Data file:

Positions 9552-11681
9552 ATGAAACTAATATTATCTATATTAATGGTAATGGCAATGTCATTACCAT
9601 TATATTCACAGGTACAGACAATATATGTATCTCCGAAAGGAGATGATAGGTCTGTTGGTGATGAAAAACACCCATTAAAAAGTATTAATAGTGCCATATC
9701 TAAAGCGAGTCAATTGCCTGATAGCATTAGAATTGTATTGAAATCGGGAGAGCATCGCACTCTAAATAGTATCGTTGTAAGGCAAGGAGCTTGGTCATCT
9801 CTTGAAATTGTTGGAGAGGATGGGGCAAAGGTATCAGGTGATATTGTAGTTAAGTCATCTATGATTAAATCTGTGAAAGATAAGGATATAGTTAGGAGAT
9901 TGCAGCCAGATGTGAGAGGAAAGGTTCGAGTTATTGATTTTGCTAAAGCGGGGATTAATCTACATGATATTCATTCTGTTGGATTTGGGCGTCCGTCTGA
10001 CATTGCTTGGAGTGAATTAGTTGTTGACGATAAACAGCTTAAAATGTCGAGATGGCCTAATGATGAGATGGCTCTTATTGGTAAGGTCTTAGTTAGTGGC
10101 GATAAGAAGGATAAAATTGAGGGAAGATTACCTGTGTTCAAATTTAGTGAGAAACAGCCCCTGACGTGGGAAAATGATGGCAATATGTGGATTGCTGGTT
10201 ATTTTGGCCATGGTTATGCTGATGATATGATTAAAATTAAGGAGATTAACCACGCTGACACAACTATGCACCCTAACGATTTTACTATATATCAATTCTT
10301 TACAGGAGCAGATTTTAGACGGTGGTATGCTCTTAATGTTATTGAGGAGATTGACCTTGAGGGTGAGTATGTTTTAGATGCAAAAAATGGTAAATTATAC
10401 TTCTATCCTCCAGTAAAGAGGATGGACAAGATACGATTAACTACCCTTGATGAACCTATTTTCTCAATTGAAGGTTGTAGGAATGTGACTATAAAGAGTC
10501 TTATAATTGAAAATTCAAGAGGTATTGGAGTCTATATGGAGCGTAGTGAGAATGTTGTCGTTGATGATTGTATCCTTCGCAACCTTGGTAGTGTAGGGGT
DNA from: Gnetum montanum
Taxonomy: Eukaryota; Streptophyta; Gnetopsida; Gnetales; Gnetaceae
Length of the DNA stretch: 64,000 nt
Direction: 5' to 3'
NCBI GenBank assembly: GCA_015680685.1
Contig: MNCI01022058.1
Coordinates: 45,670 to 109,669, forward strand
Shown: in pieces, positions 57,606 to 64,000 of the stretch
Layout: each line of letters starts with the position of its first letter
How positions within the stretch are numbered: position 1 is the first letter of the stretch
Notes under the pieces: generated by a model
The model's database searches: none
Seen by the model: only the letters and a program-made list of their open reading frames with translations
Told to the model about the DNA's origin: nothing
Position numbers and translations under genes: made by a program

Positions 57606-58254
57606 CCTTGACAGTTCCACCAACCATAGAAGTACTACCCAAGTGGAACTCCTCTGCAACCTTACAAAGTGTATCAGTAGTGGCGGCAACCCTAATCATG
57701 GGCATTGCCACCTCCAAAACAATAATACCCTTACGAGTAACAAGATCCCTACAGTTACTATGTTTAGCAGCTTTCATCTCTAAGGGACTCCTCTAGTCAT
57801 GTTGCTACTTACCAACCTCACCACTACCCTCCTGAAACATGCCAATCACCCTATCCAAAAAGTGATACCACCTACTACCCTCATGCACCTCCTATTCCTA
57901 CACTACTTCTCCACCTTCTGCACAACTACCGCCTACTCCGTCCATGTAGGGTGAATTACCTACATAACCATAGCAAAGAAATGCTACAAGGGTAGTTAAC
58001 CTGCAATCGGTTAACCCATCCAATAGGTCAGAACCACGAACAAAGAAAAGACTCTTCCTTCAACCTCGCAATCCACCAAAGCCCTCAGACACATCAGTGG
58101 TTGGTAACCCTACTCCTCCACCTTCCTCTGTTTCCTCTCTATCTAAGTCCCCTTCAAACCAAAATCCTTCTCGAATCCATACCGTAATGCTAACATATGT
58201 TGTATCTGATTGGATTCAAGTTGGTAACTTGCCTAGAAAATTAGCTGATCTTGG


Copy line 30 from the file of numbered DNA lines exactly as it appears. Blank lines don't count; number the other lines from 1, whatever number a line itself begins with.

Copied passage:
57701 GGCATTGCCACCTCCAAAACAATAATACCCTTACGAGTAACAAGATCCCTACAGTTACTATGTTTAGCAGCTTTCATCTCTAAGGGACTCCTCTAGTCAT